I returned to Conder Green today where I found much the same species but with a little variation to recent counts.
For a week or more I suspected there might be more than one Spotted Redshank, confirming it today with one in the main channel and a second one in the channel nearest to the Stork. More Snipe today, with a count of 18 a possible underestimate, plus 5 Greenshank when a flight of three arrived from the west calling loudly to join the two already counted. Still 2 Common Sandpiper around plus the regular 50+ Redshank and 300+ Lapwings roosting in the creeks and on the secluded margins and islands of the pool.
Wildfowl numbers remain similar with 10 Teal, 6 Wigeon and 3 Little Grebe. Three Pied Wagtail around the water margins, a couple of “tacking” Whitethroats, a “ticking” Robin and handfuls of both Goldfinches and Linnets proved to be the only passerines. A single Raven was an early fly over.
Recent high tides and the resulting water inflow seem to have increased aquatic life/tiny fish stocks in the pool, as suggested by the appearance of more Cormorants, the grebes hanging around the inflow and the regularity of the Kingfisher. There were two Kingfishers this morning, the birds travelling together across the pool and then back towards the creek and the road bridge, their regular spot.
This morning I watched as a flight of 9 Cormorants came from the direction of the Lune, twisting and turning, whiffling down to the pool, looking for all the world like a gaggle of geese landing on a winter’s day. They then proceeded to fish the water as a pack, their black bodies disappearing below the surface before one by one they resurfaced briefly before dropping below again. After a while the Cormorants flew back out to the Lune, singly or in twos or threes.
The Cormorant is another bird which is very good at catching fish but which is not as popular as the Kingfisher or the supreme angler the Osprey. Unfortunately, unlike that of the Kingfisher and Osprey, the fishing prowess of the Cormorant is not universally admired, anglers in particular being jealous of the Cormorant's expertise.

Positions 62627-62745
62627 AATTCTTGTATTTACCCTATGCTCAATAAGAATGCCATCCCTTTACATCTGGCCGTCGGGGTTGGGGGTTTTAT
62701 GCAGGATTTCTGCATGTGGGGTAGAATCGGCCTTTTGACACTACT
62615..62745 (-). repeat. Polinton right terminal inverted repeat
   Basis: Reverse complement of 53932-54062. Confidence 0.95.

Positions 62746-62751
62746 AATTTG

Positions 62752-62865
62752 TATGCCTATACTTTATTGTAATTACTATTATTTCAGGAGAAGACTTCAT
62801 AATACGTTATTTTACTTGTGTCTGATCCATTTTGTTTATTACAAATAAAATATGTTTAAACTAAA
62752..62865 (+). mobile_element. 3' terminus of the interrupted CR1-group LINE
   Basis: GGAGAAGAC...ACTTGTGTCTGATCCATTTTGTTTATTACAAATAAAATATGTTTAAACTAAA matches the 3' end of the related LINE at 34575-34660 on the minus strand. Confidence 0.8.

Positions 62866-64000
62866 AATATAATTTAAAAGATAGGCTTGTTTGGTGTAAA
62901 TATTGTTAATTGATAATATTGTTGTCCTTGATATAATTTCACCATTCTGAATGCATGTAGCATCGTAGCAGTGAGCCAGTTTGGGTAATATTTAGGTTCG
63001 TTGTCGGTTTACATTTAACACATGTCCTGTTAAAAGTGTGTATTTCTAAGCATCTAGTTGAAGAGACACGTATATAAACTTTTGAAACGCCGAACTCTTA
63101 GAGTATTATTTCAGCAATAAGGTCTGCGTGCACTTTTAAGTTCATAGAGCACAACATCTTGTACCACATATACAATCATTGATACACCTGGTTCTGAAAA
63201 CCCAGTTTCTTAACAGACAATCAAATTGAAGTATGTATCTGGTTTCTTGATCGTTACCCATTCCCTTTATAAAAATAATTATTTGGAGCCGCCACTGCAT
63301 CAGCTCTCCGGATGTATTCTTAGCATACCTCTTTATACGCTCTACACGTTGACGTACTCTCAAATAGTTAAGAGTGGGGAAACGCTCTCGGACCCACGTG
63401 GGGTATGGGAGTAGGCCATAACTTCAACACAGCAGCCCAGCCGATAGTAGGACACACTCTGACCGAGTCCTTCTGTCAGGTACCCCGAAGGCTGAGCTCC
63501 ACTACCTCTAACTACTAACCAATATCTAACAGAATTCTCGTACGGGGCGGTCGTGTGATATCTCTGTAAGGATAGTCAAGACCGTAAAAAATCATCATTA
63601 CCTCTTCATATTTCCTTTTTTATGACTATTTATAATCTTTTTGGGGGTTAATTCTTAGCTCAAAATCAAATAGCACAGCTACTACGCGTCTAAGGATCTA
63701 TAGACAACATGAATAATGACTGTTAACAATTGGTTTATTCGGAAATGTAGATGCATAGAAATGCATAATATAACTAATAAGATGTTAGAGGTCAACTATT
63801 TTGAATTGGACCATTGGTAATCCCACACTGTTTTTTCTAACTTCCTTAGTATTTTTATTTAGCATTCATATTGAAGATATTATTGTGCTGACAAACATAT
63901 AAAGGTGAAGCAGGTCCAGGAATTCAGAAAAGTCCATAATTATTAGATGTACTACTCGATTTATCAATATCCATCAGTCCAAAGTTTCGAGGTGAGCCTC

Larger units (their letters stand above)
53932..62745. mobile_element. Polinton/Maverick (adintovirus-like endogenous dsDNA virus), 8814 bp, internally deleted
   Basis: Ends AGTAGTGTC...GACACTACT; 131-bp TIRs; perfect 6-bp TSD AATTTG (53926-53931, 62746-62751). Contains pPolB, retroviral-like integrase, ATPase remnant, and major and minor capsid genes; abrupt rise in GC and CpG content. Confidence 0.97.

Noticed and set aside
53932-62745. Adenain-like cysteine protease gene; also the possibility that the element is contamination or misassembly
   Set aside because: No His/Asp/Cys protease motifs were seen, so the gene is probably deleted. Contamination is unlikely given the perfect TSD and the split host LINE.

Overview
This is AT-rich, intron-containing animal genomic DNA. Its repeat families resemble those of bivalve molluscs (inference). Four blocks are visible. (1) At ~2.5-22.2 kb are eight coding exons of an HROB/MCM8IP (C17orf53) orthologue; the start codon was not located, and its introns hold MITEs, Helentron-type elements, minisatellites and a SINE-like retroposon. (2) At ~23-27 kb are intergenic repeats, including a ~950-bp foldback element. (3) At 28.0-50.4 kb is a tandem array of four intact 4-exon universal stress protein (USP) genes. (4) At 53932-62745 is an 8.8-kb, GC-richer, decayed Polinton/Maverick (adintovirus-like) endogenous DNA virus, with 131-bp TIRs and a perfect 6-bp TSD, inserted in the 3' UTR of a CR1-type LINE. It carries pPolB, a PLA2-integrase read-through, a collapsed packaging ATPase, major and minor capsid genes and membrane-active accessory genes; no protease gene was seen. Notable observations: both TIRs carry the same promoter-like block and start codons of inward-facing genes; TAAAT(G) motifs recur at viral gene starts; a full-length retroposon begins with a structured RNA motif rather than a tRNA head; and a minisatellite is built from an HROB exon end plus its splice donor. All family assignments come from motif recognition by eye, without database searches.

Most people are familiar with Cormorant fishing, an age-old art practiced in China, Japan, and a few other countries, which today exists largely due to the tourism industry. It is not so generally known that a similar method was once practiced in England.
The ornithologist Francis Willughby (1635-1672), quoting Faber’s Annotations of Rechuss says ‘It is the custom in England to train Cormorants to catch fish. While conveying the birds to the fishing grounds the fishermen keep the heads and eyes of the birds covered to prevent them from being alarmed. When they have reached the rivers, they take off the hoods and having first tied a leather strap loosely around the lower part of the neck that the bird will be unable to swallow down what fishes they catch, throw them into the water. They immediately set to work and pursue the fish beneath them with marvellous rapidity. When they have caught one they rise to the surface, and having first pinched it with their beaks, swallow it as far as the strap permits, and renew the chase until they have caught from five to six each. On being called to their master’s fist, they obey with alacrity and bring up one by one the fish they have swallowed, injured no farther than that they are slightly crushed. The fishing brought to an end, the birds are removed from the neighbourhood of the water, the strap is untied and a few of the captured fish thrown to them as their share of the booty are dextrously caught before they touch the ground.”
More unlikely tales soon from Another Bird Blog.